US banks say no to legal pot money

US banks fear federal regulators and law enforcement authorities might punish them so they avoid opening accounts for marijuana business owners.

US banks are reluctant to provide services to marijuana business though 20 states and the District of Columbia have allowed either medical or recreational marijuana use.

According to The New York Times, the banks fear federal regulators and law enforcement authorities might punish them so they avoid opening accounts for marijuana business owners.

The use or sale of marijuana is still illegal in many US states. It is considered a Shedule I drug, according to the Controlled Substances Act enacted in 1970 and categorized as the most dangerous drug, along with heroin, LSD and ecstasy.

The Times says federal regulators can punish the banks for violating prohibitions on money-laundering, among other laws and regulations.

Å“Banking is the most urgent issue facing the legal cannabis industry today,” said Aaron Smith, executive director of the National Cannabis Industry Association in Washington, D.C., according to the newspaper.

Smith said legal marijuana sales in the US could reach $3 billion this year, adding, Å“So much money floating around outside the banking system is not safe, and it is not in anyoneâ„¢s interest. Federal law needs to be harmonized with state laws.”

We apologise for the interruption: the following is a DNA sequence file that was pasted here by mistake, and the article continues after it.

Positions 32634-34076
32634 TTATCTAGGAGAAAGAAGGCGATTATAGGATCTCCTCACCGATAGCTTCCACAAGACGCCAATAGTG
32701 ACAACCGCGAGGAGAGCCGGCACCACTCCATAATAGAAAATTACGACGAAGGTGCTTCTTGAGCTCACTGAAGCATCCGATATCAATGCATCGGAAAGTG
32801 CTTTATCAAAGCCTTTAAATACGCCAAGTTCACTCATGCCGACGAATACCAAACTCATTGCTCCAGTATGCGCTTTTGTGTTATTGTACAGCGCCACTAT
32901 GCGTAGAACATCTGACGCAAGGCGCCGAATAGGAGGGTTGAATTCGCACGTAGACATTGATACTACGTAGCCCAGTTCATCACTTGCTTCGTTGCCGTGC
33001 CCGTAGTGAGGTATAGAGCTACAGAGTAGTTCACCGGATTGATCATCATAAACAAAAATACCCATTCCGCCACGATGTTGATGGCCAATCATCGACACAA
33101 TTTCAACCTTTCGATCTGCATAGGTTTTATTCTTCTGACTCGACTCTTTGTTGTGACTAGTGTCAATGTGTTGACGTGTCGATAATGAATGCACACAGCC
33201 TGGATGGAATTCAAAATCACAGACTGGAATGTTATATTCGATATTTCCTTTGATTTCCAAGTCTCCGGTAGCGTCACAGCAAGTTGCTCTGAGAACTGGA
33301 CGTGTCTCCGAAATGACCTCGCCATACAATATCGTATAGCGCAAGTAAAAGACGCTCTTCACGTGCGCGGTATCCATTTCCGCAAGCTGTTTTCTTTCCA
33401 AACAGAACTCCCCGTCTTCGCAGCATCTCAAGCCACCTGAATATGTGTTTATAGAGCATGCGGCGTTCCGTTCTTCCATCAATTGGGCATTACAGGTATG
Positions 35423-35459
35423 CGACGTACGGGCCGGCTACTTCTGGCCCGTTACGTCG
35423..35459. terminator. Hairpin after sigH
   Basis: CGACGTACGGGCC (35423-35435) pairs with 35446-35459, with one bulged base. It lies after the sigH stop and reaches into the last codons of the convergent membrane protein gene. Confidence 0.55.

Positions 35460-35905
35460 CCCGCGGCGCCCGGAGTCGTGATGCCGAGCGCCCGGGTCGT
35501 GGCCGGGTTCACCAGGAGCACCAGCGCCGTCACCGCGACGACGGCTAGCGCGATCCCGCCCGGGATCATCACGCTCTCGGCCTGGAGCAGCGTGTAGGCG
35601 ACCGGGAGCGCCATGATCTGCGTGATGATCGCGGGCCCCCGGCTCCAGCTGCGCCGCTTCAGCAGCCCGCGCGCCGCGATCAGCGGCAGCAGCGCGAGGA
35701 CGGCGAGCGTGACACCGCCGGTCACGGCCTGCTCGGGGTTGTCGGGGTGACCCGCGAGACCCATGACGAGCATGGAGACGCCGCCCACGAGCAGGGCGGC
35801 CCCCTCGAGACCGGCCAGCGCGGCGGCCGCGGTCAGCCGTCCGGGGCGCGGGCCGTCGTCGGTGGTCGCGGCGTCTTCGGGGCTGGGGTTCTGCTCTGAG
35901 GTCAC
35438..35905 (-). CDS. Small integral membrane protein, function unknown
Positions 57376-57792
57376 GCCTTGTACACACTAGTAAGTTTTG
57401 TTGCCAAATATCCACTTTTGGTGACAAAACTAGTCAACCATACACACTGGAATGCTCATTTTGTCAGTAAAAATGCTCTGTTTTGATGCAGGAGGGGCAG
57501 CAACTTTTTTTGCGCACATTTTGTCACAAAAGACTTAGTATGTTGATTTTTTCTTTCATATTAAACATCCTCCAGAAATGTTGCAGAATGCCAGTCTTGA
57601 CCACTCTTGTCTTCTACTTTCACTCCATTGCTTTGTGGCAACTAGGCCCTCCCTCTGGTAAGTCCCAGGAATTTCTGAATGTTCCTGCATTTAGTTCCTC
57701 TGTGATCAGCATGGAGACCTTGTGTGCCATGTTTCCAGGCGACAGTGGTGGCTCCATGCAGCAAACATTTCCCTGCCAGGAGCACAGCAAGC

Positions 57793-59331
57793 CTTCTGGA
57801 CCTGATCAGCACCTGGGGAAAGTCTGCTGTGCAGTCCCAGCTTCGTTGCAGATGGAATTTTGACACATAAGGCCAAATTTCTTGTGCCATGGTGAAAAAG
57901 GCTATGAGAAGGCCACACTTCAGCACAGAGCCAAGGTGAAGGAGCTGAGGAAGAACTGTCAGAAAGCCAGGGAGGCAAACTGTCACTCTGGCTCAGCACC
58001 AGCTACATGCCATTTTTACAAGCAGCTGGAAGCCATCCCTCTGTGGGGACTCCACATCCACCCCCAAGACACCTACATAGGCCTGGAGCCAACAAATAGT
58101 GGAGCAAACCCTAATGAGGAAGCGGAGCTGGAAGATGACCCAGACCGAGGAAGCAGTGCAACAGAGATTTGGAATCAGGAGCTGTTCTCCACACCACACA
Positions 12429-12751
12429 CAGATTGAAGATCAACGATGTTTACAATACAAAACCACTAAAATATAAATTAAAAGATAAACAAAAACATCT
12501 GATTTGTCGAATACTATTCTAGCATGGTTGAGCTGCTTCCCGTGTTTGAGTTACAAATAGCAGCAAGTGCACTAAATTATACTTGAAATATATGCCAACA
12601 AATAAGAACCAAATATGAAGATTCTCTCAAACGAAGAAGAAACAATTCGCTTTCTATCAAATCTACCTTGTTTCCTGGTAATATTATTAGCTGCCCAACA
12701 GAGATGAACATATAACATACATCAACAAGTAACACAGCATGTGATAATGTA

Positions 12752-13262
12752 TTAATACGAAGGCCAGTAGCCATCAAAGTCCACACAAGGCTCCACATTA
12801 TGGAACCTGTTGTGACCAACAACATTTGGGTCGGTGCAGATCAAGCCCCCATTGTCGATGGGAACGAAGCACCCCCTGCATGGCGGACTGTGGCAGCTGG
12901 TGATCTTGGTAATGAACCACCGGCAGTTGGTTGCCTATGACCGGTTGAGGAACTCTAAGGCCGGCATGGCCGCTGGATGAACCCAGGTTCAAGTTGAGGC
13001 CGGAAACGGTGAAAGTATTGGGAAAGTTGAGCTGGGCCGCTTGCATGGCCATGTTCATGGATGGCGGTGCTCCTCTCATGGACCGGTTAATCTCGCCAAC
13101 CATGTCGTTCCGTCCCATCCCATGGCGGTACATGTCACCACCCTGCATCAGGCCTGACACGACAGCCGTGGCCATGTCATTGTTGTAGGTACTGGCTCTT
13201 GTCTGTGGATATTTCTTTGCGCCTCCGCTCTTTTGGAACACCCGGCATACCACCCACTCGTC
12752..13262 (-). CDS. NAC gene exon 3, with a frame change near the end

Marijuana business owners are now facing a cash problem as they collect thousands of dollars in bags. That has created security concerns for business owners.

Some Marijuana business owners open accounts by establishing holding companies with names that obscure the nature of their business, according to the newspaper. But the banks eventually shut down these accounts as soon as they find out the trick.

It is also usual for a legitimate marijuana business to go through a half-dozen bank accounts in a few years, just to keep legal marijuana money safe in the banks, the paper says.

Todd Pietzsch, a spokesman for the largest credit union in Washington State, BECU, said about 20 accounts have been shut down in the last three years after it was discovered they were for businesses in the legal marijuana trade.

ARA/ARA

Source: Press TV